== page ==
A historic manufacturing district located between the Manhattan and Brooklyn bridges along a prime chunk of East-River waterfront in Brooklyn, Dumbo is known as the artsy counterpart to nearby commercial district Downtown Brooklyn. But while Downtown Brooklyn has remained complacent, Dumbo has been busy attracting hip start ups and creative industries drawn to the neighborhood by the cheaper-than-Manhattan rents and alluring aesthetics. These assets, along with great restaurants, design stores and access to the beautiful new Brooklyn Bridge Park, have combined to make Dumbo a truly desirable destination for office space. In 2011, Dumbo became the first neighborhood in New York to get free wifi, which means you can get your work done while sitting on a bench staring out across the East River. Arts and crafts e-commerce giant Etsy and technology education pioneer Wireless Generation are among those that have relocated to Dumbo.
F at York St., A and C at High St.
Surprising variety for a relatively small neighborhood
Re-purposed warehouses and loft spaces are alluring, particularly when framed by the East River, Brooklyn Bridge, and large swaths of green space.
Park space: 9
Brooklyn Bridge Park is Dumbo’s killer app.
After work: 6
Hip and getting hipper, the area has several great bars, and it’s also close to Vinegar Hill and Fort Greene, which are getting cooler by the day.
Noise and crowds: 9
Dumbo on a weekday feels like a private oasis.
SoHo has for years been known as a retail hotbed for the fashion set, who meander the boutiques of Prince St. and West Broadway on weekdays (SoHo on weekends is another story). However, in the distinctive cast-iron buildings that mark this grid of streets between Houston and Canal Streets, new start ups have been grabbing office space as quickly as they can get their hands on it. Shared work spaces and incubators that have been a boon to small and growing start ups in the region have made Soho their home, including multiple WeWork spaces, Skillshare, and Soho Tech Labs, as well as a 160 Varick Street incubator location sponsored by New York City itself. Soho is not only for start ups which haven’t generated revenue yet; giant social networker Foursquare is here, as is scheduling powerhouse Zocdoc. Close to cheap eats in Chinatown, with excellent mid-level restaurants for lunch (particularly in neighboring NoLIta) and numerous bars to grab a drink at after work, employees at these companies look forward to their daily trek. The neighborhood is at the heart of the city, with close access to everything that makes New York great.
6, B, D, F, V at Bleecker St./Broadway-Lafayette, 6 at Spring St., N and R at Prince St., N, R, Q, J, Z, 6 at Canal St., C and E at Spring St., A, C, E at Canal St., 1 at Houston St, 1 at Canal St.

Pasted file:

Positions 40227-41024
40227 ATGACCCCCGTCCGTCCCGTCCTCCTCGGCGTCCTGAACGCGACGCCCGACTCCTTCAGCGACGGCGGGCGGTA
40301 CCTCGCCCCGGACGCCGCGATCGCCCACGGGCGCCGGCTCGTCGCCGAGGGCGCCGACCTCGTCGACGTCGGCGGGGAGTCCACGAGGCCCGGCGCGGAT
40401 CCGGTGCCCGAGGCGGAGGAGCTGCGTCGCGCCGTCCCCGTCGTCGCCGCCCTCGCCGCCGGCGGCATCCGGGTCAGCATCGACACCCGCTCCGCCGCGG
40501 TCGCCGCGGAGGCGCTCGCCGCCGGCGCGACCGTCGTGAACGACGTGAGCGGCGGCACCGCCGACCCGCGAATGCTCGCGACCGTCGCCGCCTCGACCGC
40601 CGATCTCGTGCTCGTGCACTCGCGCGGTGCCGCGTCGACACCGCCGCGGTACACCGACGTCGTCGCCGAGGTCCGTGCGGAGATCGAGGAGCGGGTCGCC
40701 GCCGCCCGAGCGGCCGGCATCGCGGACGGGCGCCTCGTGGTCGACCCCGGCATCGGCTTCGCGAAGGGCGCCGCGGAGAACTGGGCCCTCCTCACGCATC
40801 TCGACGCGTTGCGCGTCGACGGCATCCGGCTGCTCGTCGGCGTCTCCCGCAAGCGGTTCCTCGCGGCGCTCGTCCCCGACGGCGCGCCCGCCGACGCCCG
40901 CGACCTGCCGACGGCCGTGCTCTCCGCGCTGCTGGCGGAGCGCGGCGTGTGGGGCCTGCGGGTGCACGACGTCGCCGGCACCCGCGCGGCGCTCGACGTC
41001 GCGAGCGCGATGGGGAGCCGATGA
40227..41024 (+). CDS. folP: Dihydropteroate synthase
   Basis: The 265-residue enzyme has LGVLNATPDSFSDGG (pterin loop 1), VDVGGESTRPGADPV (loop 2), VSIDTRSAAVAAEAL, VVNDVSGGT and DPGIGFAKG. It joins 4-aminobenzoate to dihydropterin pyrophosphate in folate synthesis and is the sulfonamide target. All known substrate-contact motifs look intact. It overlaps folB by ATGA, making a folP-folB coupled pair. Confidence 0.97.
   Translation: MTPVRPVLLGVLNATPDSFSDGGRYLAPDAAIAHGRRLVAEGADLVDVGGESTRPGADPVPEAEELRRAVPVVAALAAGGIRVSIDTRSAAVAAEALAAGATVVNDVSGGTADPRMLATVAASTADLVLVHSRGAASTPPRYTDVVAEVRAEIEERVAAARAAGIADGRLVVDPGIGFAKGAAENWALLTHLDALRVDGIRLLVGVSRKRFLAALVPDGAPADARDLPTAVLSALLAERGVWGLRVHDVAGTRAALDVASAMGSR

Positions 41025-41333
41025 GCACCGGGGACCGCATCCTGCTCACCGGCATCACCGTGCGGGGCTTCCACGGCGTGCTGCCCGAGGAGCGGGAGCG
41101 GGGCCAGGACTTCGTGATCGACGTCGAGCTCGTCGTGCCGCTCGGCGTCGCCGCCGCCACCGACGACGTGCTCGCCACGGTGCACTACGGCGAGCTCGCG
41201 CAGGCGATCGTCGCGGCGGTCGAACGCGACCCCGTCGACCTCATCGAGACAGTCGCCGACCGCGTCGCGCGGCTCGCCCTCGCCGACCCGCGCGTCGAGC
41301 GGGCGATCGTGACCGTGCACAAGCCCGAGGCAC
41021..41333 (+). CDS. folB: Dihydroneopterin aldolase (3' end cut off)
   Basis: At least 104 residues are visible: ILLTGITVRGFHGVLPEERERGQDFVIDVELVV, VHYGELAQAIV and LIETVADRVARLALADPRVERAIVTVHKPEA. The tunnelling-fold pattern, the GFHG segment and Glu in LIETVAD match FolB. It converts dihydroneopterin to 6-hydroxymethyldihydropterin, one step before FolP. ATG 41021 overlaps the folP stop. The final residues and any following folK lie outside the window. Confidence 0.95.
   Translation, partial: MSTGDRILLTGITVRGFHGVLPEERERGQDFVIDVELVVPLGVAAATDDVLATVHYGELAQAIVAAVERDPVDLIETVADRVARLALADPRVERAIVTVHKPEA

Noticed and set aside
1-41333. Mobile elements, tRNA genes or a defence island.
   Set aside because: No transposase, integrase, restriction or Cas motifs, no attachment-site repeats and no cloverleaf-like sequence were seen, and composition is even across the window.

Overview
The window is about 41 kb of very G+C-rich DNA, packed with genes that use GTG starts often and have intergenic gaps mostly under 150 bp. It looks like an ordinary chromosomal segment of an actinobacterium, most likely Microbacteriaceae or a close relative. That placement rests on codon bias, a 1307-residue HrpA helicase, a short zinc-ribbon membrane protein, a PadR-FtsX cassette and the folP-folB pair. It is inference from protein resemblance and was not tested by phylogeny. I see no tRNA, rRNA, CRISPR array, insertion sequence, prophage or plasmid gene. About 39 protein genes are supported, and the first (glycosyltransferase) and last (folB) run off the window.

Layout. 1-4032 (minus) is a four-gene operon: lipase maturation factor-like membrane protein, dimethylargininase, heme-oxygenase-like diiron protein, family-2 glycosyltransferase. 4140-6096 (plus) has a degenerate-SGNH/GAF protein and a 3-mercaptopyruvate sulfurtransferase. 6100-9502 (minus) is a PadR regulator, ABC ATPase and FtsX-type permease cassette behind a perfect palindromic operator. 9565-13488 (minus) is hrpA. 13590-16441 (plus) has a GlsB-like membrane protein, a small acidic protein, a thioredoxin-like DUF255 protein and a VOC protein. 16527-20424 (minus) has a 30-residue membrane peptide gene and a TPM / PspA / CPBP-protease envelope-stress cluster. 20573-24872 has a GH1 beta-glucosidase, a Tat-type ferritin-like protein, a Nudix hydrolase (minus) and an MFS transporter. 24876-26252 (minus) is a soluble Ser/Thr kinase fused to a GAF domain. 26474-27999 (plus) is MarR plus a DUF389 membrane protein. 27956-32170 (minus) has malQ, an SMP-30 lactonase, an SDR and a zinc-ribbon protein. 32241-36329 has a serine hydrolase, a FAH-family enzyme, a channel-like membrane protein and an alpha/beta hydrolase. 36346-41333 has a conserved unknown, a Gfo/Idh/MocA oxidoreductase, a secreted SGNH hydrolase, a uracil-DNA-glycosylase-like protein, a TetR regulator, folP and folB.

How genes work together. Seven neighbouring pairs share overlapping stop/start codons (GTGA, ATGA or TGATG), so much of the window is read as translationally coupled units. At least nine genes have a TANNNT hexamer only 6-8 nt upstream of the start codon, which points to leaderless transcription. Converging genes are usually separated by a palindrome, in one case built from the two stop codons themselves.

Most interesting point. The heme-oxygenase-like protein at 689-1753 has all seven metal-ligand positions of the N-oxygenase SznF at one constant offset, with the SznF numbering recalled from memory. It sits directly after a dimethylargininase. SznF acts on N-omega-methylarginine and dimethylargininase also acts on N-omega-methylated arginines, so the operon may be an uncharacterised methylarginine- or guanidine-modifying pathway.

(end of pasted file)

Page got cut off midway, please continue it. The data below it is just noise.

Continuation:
Soho is packed with upscale restaurants and attractive mid-priced lunch spots, with great cheap eats nearby in NoLIta and Chinatown.
The cast iron buildings of Soho make it one of the most distinctive neighborhoods in New York.
Park space: 5
Washington Square Park is a few short blocks up for an outdoor lunch; a few smaller neighborhood parks dot SoHo as well.
After work: 8
Packed with great bars; near other areas packed with great bars.
Noise and crowds: 6
On weekdays, SoHo is less packed with visitors, but still packed enough with NYC creative types. Compared to Midtown, however, it’s like a baby’s nursery.
Beautiful TriBeCa is known to New Yorkers as the location of some of the swankiest residences in the city. However, those who may not be able to afford to live in the neighborhood can experience the many charms that make TriBeCa so liveable, which is why it has grown into a popular work spot as well. Rounding out the southern end of New York’s Silicon Alley, Tribeca is home to start ups like Tutorspree, a site geared towards helping individuals find private tutors, and more established internet companies like job information site Vault.com. Walking the streets in Tribeca to and from work is a stroll through the city’s history, as the distinctive architectural styles play against each other; from the red-brick warehouses to the art deco towers and post Civil War neo-Renaissance style buildings. Hudson River Park lines the western boundary of TriBeCa, one of the most serene and scenic green spaces in all of New York City.
A, C, E at Canal St. 1 at Franklin Street, 1, 2, 3 at Chambers St.
Fantastic options, but the downside is that they veer on the expensive side
Some of the most beautiful architecture in the city in a compressed area.
Park space: 7
Hudson River Park offers a magnificent vista and great green space.
After work: 6
Expensive, but plenty of solid options.
Noise and crowds: 8
The beauty of working in a residential neighborhood is that the people who live their care about quality of life.